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Few of the nation’s top companies have a board member born after the baby boom ended, according to new research from consulting firm PricewaterhouseCoopers LLP.
GenXers, millennials, and other generations born after 1964 make up about two-thirds of the U.S. population, but directors from these generations take up only 6 percent of all seats on S&P 500 companies’ boards, the April 24 analysis showed. PwC called that finding “troubling” given technological changes companies face and demographic shifts in their workforce.
For many companies, “the users of their products are also probably younger,” Paula Loop, who leads PwC’s Governance Insights Center, told Bloomberg Law. “So is there an interest in having those voices in the boardroom to provide a different perspective?”
For 90 percent of directors that PwC surveyed in late 2017, the answer is yes. They rated age diversity as more important than any other aspect of diversity, including gender and race. But when directors were asked about their own board’s makeup, more than half said they already have age diversity and don’t need more.
“You have to question what they mean by age diversity,” Loop said, since the average independent director at companies in the S&P 500 index is 63 years old. That’s two years older than the average director a decade ago, according to a recent analysis by recruiter Spencer Stuart.
PwC’s study defined post-baby boom directors as those who are 50 or under. It found that less than half of S&P 500 boardrooms (43 percent) have at least one younger director.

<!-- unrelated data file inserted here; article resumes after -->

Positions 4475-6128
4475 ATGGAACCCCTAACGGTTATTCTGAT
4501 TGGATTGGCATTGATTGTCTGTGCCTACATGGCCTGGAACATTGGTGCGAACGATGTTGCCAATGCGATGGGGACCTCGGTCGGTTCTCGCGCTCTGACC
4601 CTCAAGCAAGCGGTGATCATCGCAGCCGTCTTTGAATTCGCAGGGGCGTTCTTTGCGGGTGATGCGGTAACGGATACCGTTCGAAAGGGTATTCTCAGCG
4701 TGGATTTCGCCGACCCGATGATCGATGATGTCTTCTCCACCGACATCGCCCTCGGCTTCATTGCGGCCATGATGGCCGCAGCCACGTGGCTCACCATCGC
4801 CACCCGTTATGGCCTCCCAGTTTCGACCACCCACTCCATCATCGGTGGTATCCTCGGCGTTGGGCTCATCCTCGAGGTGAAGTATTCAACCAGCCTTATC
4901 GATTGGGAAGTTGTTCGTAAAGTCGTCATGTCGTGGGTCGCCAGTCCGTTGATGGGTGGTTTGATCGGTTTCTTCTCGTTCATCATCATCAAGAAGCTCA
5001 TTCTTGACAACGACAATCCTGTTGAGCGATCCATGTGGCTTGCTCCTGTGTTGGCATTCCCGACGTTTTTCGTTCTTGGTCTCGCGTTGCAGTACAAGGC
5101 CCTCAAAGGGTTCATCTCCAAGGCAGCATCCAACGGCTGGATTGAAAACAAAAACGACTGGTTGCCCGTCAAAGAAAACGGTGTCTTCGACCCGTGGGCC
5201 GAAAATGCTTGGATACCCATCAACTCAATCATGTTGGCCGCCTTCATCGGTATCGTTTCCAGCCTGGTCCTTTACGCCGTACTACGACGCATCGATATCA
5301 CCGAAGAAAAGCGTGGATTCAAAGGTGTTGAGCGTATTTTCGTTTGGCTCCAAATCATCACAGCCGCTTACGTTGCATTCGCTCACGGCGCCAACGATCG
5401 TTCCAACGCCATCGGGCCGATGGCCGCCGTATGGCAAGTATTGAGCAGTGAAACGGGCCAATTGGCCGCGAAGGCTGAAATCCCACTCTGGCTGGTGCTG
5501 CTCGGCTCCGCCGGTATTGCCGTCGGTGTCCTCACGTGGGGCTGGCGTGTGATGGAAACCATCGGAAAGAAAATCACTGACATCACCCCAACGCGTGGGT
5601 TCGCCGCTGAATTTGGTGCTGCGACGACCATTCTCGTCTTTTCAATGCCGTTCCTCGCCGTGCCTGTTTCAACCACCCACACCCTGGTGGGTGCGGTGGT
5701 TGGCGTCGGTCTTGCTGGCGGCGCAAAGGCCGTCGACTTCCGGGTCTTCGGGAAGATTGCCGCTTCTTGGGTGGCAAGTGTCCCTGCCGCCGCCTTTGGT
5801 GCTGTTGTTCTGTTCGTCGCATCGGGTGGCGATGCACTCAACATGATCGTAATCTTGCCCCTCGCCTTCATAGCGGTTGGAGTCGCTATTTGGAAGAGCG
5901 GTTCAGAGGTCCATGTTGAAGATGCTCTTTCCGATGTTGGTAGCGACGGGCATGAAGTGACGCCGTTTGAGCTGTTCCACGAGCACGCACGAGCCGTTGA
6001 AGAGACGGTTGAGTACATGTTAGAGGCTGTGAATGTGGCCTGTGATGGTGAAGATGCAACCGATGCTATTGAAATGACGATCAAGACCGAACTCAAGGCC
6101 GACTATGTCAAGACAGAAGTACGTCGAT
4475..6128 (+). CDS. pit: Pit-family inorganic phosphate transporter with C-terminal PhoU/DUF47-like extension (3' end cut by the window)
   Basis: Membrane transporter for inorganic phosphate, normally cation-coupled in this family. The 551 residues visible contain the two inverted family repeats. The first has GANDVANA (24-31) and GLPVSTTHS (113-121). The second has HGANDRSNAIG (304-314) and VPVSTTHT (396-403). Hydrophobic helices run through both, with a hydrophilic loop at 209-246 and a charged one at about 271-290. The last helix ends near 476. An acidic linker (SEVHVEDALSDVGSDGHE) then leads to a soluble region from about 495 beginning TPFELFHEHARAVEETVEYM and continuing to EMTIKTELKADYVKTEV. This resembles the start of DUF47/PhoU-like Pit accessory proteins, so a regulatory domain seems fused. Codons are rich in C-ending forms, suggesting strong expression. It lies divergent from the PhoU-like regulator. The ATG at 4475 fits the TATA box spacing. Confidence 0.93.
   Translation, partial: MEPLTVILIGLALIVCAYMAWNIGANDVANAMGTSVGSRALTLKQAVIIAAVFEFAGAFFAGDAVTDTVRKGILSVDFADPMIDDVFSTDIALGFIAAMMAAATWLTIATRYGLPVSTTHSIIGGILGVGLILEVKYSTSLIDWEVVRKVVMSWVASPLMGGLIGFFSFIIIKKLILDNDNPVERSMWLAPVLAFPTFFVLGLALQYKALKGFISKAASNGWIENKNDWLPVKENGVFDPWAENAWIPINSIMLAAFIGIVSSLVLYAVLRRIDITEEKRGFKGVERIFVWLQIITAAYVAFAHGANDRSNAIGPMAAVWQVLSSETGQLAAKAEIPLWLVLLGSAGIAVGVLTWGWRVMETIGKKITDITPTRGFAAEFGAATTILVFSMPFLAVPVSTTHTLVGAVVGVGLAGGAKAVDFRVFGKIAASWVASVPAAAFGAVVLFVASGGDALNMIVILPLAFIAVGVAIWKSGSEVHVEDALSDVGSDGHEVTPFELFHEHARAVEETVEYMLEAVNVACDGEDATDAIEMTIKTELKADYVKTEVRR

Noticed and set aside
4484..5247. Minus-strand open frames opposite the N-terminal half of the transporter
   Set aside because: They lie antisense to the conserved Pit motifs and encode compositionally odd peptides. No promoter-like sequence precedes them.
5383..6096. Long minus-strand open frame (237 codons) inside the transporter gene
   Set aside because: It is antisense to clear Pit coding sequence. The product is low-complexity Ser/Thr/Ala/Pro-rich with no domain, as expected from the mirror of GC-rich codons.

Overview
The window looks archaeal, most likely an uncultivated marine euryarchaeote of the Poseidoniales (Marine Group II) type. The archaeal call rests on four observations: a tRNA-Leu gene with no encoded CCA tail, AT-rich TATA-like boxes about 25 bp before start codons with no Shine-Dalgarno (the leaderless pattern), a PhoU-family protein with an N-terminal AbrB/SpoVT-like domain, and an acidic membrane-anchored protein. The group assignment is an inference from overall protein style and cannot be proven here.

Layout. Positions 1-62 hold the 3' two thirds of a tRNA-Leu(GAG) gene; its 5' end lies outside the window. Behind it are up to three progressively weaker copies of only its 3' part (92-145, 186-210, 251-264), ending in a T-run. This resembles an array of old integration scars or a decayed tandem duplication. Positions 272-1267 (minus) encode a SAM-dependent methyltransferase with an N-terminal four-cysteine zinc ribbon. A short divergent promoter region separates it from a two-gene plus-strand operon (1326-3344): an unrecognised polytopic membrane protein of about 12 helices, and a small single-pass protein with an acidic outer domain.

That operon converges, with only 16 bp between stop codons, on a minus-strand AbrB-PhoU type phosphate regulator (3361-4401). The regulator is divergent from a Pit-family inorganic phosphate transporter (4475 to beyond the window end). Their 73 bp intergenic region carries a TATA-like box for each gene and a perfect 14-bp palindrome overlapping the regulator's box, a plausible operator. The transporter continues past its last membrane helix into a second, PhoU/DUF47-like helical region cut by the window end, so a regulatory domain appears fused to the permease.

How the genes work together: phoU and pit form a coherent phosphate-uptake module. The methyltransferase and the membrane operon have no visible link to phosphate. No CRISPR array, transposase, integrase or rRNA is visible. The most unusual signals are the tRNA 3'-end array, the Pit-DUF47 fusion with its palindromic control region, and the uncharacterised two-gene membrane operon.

Younger directors are much more likely to be found at companies with younger CEOs, such as Chipotle Mexican Grill Inc., Expedia Group Inc., and Facebook Inc. Sixty percent of the companies with a CEO who is 50 or younger have at least one younger independent director, compared with 42 percent for those with a CEO over age 50. In some cases, that’s because the company’s CEO is also a director.
Boards are becoming “more thoughtful” about their makeup, Loop said. Companies in the S&P 500 index added a record number of first-timers to their boards last year as they looked beyond the traditional candidate pool of current or retired CEOs, the Spencer Stuart report showed.
Incoming directors are more diverse, too, with women and minorities making up more than half of new directors for the first time.
Like the push for more boardroom diversity, waiting for a sitting director to retire and make room for a younger member can take time, Loop said. Most of the companies that PwC analyzed got around that issue by increasing the size of their board, rather than relying on retirements.
Younger directors bring their own retirement challenge. If they join as a 40-something and stay until the board’s retirement age, typically set at 73 or higher, that could make for a 30-year tenure or more.
Some boards are discussing tenure upfront while others are thinking more seriously about setting term limits for directors or an average term limit for their board, PwC said.
“I wonder whether younger directors will even be interested in being on one board for a long time,” Loop said. Younger generations might be more interested in switching to another company’s board after a few years, she said.
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